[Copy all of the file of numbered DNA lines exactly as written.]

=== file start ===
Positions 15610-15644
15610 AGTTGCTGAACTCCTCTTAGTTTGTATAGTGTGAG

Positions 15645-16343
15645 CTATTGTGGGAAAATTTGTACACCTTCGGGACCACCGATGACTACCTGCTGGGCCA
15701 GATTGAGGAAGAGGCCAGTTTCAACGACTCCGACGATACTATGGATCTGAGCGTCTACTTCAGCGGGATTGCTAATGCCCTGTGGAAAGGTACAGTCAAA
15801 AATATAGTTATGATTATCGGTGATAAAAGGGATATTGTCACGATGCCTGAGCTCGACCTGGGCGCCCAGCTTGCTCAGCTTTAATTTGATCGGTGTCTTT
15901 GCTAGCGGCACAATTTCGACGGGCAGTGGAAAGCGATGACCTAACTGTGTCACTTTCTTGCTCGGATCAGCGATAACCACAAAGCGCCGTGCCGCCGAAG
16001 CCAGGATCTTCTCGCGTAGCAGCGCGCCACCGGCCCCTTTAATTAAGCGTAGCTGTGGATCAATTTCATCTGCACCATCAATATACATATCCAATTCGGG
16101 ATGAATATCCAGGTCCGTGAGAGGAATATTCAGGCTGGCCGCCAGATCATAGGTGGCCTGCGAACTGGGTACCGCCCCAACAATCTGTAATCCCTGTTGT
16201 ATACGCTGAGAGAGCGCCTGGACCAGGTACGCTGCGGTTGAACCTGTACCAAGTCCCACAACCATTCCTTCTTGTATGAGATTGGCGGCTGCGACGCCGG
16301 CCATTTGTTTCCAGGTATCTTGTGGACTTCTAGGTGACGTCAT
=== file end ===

Positions 15610-15644
15610 AGTTGCTGAACTCCTCTTAGTTTGTATAGTGTGAG

Positions 15645-16343
15645 CTATTGTGGGAAAATTTGTACACCTTCGGGACCACCGATGACTACCTGCTGGGCCA
15701 GATTGAGGAAGAGGCCAGTTTCAACGACTCCGACGATACTATGGATCTGAGCGTCTACTTCAGCGGGATTGCTAATGCCCTGTGGAAAGGTACAGTCAAA
15801 AATATAGTTATGATTATCGGTGATAAAAGGGATATTGTCACGATGCCTGAGCTCGACCTGGGCGCCCAGCTTGCTCAGCTTTAATTTGATCGGTGTCTTT
15901 GCTAGCGGCACAATTTCGACGGGCAGTGGAAAGCGATGACCTAACTGTGTCACTTTCTTGCTCGGATCAGCGATAACCACAAAGCGCCGTGCCGCCGAAG
16001 CCAGGATCTTCTCGCGTAGCAGCGCGCCACCGGCCCCTTTAATTAAGCGTAGCTGTGGATCAATTTCATCTGCACCATCAATATACATATCCAATTCGGG
16101 ATGAATATCCAGGTCCGTGAGAGGAATATTCAGGCTGGCCGCCAGATCATAGGTGGCCTGCGAACTGGGTACCGCCCCAACAATCTGTAATCCCTGTTGT
16201 ATACGCTGAGAGAGCGCCTGGACCAGGTACGCTGCGGTTGAACCTGTACCAAGTCCCACAACCATTCCTTCTTGTATGAGATTGGCGGCTGCGACGCCGG
16301 CCATTTGTTTCCAGGTATCTTGTGGACTTCTAGGTGACGTCAT